In addition, we tested whether the expression of miR-494 could influence the immunosuppressive activity of MDSCs. The EG7 tumor model was used to investigate the possible role of miR-494 in regulating the Ag-specific T cell hyporesponsiveness induced by MDSCs. MDSCs isolated from EG7-bearing mice were infected with the indicated lentiviral vectors. As shown in Fig. 4G, OT-1 CD8+ T cell proliferation was significantly suppressed by lv-494–infected MDSCs in comparison with lv-ctrl–infected MDSCs, and this suppressive activity could be partially blocked by an ARG1 inhibitor nor-NOHA. Infection of MDSCs with lv-sponge had very limited effect on OT-1 cell proliferation.
Taken together, the data suggested that high level of miR-494 in MDSCs not only altered the intrinsic apoptotic/survival signal but also enhanced the efficiency of CXCR4-mediated chemotaxis, the immunosuppressive activity, and the ability to facilitate tumor cell invasion, thus indicating that the activity of tumor-expanded MDSCs is miR-494 dependent.
Knockdown of miR-494 attenuates primary tumor growth and metastasis in vivo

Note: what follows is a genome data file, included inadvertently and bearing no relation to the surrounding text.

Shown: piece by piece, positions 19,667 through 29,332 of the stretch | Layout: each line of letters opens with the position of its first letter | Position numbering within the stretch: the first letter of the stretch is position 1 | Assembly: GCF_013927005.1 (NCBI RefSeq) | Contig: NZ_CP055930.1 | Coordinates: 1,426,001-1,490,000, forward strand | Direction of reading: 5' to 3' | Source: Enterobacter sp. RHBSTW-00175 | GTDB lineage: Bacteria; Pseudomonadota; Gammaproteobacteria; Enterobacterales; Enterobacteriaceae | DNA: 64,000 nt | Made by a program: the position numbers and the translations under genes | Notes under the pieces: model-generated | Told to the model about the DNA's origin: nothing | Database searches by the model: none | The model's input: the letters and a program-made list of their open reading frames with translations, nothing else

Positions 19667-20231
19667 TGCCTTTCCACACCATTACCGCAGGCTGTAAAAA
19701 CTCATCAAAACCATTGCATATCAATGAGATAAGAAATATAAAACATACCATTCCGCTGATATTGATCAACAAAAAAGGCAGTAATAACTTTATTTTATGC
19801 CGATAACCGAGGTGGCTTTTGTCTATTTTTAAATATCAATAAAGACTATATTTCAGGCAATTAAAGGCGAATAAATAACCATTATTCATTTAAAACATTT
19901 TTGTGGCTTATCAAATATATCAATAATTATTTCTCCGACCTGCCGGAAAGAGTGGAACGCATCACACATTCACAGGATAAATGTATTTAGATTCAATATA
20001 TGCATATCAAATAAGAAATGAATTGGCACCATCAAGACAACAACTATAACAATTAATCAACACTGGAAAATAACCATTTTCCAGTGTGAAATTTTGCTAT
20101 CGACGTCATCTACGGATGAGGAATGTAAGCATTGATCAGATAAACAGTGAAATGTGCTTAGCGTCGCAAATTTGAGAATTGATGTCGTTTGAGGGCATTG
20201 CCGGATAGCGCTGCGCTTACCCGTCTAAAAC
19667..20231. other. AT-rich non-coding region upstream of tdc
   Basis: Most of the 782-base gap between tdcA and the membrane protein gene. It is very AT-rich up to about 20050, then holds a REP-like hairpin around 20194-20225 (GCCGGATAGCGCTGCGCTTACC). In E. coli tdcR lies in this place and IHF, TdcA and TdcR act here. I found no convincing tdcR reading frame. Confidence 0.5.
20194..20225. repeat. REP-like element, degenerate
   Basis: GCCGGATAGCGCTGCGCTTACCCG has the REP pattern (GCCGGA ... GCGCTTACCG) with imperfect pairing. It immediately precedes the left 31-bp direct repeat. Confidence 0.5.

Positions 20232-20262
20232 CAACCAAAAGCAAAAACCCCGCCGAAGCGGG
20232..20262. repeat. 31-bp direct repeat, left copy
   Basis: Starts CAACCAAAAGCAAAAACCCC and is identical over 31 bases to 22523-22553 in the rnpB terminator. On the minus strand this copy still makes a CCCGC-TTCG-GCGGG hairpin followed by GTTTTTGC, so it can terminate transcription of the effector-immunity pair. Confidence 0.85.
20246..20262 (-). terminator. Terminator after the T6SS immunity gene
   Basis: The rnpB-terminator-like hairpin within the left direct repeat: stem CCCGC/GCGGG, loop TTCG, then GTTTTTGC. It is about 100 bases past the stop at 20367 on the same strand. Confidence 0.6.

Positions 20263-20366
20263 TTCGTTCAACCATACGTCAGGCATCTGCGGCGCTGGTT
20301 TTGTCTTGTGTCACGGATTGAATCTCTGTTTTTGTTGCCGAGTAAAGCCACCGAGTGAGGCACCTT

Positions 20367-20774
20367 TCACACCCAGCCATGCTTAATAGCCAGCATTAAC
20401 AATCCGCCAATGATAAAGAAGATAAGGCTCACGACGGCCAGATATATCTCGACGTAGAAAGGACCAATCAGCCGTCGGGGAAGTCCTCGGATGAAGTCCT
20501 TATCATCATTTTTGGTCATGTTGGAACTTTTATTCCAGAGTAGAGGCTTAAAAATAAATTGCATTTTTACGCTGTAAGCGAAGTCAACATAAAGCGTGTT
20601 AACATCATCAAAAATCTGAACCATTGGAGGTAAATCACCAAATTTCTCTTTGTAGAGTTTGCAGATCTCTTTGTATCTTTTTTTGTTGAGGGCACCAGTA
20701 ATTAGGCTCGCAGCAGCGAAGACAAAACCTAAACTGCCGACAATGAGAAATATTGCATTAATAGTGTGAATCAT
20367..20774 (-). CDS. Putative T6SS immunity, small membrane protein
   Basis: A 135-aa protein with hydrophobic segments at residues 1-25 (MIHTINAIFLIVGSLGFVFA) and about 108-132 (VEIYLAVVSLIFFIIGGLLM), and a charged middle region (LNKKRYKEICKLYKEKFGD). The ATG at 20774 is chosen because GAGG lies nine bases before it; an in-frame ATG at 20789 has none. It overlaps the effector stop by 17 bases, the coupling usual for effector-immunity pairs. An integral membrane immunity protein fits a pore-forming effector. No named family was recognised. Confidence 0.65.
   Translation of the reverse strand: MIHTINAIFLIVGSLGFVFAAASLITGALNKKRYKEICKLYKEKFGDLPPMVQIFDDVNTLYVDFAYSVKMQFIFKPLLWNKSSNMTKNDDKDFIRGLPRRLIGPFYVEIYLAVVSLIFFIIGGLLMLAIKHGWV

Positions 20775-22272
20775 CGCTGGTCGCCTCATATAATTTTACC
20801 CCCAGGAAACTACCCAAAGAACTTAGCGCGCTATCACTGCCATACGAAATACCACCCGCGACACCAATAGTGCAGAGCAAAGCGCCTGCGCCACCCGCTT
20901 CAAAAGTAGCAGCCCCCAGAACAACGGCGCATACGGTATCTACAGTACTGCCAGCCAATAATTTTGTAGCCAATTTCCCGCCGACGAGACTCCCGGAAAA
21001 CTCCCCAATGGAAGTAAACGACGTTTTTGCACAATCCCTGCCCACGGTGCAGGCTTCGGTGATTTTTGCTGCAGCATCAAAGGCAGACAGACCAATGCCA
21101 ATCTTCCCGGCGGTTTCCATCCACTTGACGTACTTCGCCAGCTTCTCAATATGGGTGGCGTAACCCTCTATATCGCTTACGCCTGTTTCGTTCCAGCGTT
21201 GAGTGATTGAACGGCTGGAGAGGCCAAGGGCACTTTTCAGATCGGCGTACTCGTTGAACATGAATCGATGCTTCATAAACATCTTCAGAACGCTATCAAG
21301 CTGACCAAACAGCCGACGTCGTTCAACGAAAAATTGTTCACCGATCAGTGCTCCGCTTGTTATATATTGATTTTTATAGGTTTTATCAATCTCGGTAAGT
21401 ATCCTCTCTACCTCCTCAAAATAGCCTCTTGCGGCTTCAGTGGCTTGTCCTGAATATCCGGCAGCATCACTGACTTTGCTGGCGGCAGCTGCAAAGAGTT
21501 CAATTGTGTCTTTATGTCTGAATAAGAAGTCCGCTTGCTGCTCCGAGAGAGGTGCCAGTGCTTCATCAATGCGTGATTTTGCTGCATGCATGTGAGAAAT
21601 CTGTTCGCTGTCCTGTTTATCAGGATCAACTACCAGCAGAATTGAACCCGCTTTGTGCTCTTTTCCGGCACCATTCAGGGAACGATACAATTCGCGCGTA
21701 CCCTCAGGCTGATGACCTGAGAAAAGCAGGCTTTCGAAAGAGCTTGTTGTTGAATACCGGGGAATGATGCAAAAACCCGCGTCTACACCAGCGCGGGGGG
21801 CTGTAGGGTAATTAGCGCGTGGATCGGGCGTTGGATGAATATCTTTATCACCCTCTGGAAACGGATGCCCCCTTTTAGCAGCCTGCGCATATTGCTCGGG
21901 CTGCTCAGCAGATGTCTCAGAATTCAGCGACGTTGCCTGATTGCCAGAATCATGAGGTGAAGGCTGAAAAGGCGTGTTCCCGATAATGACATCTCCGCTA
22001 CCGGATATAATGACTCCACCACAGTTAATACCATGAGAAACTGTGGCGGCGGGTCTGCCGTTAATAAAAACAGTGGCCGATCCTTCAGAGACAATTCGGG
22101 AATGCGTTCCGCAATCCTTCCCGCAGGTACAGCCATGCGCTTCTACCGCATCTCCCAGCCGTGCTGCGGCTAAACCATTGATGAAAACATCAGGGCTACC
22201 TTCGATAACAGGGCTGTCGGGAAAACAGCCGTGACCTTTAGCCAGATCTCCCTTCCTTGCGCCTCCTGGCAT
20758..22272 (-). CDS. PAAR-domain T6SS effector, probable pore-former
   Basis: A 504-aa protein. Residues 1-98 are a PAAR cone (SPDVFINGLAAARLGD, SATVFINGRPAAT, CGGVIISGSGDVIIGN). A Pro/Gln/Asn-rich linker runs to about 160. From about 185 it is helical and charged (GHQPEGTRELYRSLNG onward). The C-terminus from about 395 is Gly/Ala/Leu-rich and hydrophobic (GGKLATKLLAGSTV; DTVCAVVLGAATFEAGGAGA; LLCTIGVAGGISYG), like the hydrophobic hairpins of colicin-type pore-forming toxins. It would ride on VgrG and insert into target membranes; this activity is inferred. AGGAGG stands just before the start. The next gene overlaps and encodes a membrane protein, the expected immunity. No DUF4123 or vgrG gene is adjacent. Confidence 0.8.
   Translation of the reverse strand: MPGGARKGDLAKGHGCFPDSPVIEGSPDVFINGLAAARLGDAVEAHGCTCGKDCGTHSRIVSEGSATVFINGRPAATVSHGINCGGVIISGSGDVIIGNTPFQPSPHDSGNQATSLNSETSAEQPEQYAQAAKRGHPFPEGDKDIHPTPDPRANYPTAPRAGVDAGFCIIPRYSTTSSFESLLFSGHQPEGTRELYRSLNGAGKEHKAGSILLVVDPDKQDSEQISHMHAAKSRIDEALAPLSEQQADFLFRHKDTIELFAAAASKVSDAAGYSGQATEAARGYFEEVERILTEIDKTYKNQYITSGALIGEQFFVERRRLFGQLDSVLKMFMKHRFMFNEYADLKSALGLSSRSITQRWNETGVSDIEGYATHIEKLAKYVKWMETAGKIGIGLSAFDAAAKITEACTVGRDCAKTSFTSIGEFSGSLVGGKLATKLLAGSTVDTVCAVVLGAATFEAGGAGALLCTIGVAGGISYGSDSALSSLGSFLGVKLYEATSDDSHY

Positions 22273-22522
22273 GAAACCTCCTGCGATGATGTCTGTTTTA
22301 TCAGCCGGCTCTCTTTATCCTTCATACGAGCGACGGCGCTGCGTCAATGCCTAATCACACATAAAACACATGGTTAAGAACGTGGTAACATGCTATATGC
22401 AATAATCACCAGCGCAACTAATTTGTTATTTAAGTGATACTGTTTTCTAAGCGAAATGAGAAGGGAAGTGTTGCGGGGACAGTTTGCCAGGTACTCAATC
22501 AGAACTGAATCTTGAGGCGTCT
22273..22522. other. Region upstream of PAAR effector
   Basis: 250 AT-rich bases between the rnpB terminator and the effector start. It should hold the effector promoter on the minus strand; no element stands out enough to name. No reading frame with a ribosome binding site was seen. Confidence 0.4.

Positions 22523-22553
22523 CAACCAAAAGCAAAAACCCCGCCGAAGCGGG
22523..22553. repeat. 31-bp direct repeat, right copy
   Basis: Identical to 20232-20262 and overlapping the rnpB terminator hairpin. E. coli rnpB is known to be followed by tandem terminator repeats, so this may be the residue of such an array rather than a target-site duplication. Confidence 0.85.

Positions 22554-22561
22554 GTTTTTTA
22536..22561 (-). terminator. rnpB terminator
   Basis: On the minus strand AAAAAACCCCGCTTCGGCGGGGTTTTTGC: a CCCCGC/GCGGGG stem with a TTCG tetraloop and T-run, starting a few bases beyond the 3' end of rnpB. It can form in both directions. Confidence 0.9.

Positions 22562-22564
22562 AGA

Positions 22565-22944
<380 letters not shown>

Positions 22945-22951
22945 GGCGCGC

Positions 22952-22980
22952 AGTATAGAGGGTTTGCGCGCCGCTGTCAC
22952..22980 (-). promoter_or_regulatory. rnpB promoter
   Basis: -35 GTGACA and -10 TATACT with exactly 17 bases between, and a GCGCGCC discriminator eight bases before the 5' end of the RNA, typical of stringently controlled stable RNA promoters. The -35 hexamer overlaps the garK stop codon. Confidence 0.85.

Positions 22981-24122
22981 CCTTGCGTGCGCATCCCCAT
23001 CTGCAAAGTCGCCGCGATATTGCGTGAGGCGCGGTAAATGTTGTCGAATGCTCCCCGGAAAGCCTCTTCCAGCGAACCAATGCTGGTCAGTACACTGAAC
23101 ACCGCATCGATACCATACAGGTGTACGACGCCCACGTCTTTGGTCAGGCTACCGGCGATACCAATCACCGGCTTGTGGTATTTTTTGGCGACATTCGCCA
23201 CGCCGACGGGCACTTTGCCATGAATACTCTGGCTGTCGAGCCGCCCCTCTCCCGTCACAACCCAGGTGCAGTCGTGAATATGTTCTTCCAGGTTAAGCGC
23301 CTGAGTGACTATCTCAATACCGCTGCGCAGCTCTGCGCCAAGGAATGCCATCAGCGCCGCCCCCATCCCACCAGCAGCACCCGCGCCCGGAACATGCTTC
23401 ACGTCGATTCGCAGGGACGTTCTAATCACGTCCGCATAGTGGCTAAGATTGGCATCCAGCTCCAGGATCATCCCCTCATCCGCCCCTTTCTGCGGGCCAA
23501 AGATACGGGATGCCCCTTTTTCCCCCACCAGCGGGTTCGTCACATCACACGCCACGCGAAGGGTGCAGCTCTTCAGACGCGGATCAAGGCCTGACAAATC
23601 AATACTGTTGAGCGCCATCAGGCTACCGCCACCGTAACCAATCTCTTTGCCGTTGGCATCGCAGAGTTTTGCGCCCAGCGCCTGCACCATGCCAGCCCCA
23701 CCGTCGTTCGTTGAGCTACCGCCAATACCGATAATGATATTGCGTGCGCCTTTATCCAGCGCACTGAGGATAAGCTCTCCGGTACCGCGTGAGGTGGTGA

To investigate whether the manipulation of miR-494 in MDSCs could influence the tumor progress in vivo, we used a spontaneously metastasizing 4T1 mammary tumor model that closely mimics human breast cancer. We also observed the effect of lv-sponge on tumor metastasis in a CD8+ T cell depletion group to exclude the influence of primary tumor size on lung metastasis. The mechanism of miR-494 sponge is specifically to block the interaction of miR-494 with its real targets via competitive binding of miR-494. First, we detected the expression of mir-494 in various types of cells and lymphoid organs by RT-PCR. mir-494 expression was barely detected in 4T1 tumor cells or T or B lymphocytes, so it can be expected that administration of lv-sponge mainly inhibits the function of highly expressed miR-494 in MDSCs (Supplemental Fig. 3C). As shown in Fig. 5A and 5B, the growth of the primary tumors was significantly reduced and colonies of metastatic cells were rarely detected in the lungs of mice treated with lv-sponge, whereas a high number of lung metastases was detected in the mice treated with lv-ctrl (lv-sponge + iso mAb group versus lv-ctrl + iso mAb group, p < 0.01). The inhibitory effect of lv-sponge on primary tumor growth is most likely due to the enhanced CTL activity resulting from the reduction of MDSC accumulation in tumor tissue, because the depletion of CD8+ T cells restored the primary tumor growth (Fig. 5A). More importantly, depletion of CD8+ T cells barely affected the anti-metastatic effect of lv-sponge (lv-sponge + 2.43 mAb group versus lv-sponge + iso mAb group, p > 0.05) (Fig. 5B). Impressively, although CD8+ T cell depletion (lv-sponge + 2.43 mAb group) restored the primary tumor growth and the accumulation of MDSCs in the spleen (compared with the lv-sponge + iso mAb group, p < 0.01), the number of tumor-infiltrating MDSCs in the lv-sponge + 2.43 mAb group still exhibited a dramatic decrease compared with that in mice treated with lv-ctrl + 2.43 mAb (p < 0.01) (Fig. 5C–E). It indicated that knockdown of miR-494 indeed impaired the ability of MDSCs to infiltrate into the tumor tissue. These results suggested that knockdown of miR-494 not only inhibited the primary tumor growth by the increased CD8+ T cell response, which resulted from the decreased MDSC accumulation in the tumor sites, but also impaired the intrinsic ability of MDSCs to facilitate tumor invasion and metastasis.